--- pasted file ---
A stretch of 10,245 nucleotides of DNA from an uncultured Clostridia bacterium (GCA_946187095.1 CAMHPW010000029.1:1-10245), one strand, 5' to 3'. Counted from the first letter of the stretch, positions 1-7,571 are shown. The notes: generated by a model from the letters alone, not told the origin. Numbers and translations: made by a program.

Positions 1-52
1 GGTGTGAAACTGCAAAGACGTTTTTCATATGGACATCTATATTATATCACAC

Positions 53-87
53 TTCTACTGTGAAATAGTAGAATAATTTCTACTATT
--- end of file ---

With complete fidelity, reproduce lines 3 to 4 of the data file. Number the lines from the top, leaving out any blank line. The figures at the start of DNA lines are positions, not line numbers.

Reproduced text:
1 GGTGTGAAACTGCAAAGACGTTTTTCATATGGACATCTATATTATATCACAC

Positions 53-87